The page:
Terry Rajsombath was wounded in Afghanistan. Now he shadows Congressional photographers during an internship program while recovering at Walter Reed.
Spc. Terry Rajsombath remembers the moment after he was shot.
He was vaguely aware of fellow platoon members calling his name down an Afghan village road. And he recalls feeling angry at the prospect of dying in a Taliban ambush. Mostly, he felt the “red-hot dagger shredding my muscles,” he said.
The bullet was lodged in Rajsombath’s left thigh, shattering his hipbone and femur. It would eventually trigger several aneurysms and blood clots and keep him from walking for more than three months. Six months later, he has had 10 surgeries at Walter Reed Army Medical Center. He is still living and recovering on the campus.
In the midst of what seems like a nightmare, Rajsombath, 24, is pursing his dream job: photojournalism.
He’s the new intern at the Senate Press Photographers’ Gallery, the office that acts as a liaison between photojournalists and Congress.
Since Nov. 30, Rajsombath has been snapping pictures of Speaker Nancy Pelosi (D-Calif.) and other Members during Senate and House hearings. He’s shadowing photographers from various news outlets and learning how they became Hill photographers.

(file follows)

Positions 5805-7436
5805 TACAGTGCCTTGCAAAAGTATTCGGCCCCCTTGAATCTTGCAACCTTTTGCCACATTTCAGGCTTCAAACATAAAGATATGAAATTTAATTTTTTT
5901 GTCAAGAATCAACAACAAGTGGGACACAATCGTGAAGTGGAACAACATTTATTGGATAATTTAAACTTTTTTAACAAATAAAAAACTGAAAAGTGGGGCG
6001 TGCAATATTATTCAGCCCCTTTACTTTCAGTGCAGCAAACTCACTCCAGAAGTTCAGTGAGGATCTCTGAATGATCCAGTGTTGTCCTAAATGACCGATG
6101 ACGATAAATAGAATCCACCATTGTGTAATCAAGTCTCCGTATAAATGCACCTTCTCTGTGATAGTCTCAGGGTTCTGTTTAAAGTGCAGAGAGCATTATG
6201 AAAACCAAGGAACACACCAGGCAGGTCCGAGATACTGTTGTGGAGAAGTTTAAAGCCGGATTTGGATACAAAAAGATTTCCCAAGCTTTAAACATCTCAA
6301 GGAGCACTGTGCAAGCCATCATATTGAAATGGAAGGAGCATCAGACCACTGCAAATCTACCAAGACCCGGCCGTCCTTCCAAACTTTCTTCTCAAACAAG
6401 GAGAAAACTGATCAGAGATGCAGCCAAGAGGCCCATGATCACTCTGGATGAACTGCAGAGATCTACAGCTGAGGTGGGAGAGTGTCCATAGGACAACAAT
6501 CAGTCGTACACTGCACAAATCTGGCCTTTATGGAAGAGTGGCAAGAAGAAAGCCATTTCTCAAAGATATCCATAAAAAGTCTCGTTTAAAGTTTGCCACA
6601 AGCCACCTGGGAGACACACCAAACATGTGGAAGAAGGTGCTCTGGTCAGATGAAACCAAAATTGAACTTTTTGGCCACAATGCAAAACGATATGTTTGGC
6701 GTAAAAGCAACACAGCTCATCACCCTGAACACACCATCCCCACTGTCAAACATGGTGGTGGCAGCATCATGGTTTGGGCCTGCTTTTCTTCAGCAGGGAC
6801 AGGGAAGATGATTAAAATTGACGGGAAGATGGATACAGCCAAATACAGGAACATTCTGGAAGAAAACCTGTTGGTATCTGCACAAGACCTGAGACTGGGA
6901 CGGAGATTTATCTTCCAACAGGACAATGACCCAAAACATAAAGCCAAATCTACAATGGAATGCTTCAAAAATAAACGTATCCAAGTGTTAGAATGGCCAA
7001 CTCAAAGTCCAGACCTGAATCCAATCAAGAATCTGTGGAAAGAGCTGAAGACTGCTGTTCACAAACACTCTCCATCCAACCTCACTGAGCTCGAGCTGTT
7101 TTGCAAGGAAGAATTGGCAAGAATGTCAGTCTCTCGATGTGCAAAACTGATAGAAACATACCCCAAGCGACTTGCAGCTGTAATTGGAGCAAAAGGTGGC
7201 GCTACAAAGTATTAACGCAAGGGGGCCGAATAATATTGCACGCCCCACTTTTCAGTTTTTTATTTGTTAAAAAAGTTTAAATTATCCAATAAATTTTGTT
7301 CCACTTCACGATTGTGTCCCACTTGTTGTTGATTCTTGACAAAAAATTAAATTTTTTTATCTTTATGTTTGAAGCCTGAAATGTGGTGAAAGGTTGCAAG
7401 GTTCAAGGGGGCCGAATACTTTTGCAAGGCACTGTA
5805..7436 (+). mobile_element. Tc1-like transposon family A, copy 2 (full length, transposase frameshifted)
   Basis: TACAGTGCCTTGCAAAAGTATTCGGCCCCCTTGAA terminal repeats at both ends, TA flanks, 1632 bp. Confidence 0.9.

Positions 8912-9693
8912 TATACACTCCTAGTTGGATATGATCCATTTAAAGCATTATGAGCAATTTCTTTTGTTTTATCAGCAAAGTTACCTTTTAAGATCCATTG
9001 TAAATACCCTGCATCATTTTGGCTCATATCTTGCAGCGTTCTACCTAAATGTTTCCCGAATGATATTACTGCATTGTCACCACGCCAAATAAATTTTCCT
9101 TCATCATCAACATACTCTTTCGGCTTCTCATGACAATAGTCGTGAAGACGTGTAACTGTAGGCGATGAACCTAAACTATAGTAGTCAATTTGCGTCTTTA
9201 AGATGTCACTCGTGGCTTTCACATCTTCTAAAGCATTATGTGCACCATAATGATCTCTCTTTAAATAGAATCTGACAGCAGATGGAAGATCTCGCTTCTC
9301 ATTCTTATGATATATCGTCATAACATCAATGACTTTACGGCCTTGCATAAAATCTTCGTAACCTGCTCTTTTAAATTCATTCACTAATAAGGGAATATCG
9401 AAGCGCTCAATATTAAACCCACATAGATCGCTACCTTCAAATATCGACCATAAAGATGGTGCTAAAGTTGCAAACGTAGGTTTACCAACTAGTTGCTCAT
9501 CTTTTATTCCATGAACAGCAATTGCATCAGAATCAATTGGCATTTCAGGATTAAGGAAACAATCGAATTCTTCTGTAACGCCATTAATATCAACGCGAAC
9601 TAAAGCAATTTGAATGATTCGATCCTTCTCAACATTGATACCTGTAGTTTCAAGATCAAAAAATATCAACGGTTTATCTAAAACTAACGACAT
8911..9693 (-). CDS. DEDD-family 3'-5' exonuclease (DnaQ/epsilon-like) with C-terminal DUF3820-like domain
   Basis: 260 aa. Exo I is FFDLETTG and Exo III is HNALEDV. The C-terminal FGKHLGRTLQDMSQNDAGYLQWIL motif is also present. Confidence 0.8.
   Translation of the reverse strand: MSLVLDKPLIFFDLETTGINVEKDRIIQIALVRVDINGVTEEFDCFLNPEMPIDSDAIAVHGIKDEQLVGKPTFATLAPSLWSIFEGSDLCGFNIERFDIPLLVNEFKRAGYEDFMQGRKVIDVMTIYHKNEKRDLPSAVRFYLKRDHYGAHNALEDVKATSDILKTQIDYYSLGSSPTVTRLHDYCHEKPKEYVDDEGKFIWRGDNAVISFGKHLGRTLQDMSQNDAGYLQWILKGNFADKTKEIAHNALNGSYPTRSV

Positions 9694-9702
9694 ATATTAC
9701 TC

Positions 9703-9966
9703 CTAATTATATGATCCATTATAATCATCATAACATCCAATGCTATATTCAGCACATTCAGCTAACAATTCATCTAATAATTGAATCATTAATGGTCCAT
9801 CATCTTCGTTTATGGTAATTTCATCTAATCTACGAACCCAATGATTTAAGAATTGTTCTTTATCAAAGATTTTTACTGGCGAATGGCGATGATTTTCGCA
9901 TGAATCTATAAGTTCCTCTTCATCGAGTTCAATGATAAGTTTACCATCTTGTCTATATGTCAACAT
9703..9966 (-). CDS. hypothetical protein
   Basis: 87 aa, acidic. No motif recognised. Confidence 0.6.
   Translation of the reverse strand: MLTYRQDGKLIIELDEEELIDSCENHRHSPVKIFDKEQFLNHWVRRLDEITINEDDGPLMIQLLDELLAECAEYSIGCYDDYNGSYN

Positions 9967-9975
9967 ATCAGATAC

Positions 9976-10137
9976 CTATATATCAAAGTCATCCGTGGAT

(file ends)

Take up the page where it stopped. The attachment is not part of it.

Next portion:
Gallery Director Jeffrey Kent said the internship is a chance to watch and learn.
“We give him exposure,” Kent said. “The internship is mostly an opportunity for him to see how photojournalism works and if he’s interested in doing it as a career. He’s observing and meeting some of the best photographers in the world.”
For the past two years, the Senate Office of the Sergeant-at-Arms has been offering internships to wounded veterans convalescing at Walter Reed and the National Naval Medical Center in Bethesda, Md.
Rajsombath is one of a dozen wounded Afghanistan and Iraq war veterans to participate in the Sergeant-at-Arms Armed Forces Internship Program, which helps wounded soldiers beef up their résumés in preparation for life after the service.
“The outgrowth came from our sense that we should be doing something to try to help these young men and women out,” said Pat Murphy, the office’s director of human resources. “We thought maybe we could work with the people in rehab at Walter Reed who are still in the service — we could provide them with professional experience here in areas where they have real interests.”
For Rajsombath, that interest was photography, a passion inspired by a cross-country road trip.
“I took my father’s old 1985 point-and-shoot and used Google to teach myself about shutter speed, white balance and different types of film,” Rajsombath said. “I’d take pictures, then drive around the nearest neighborhoods until I found a wireless signal on my laptop. I’d look up the nearest store and pull off the road to develop the films. I wanted to document everything.”
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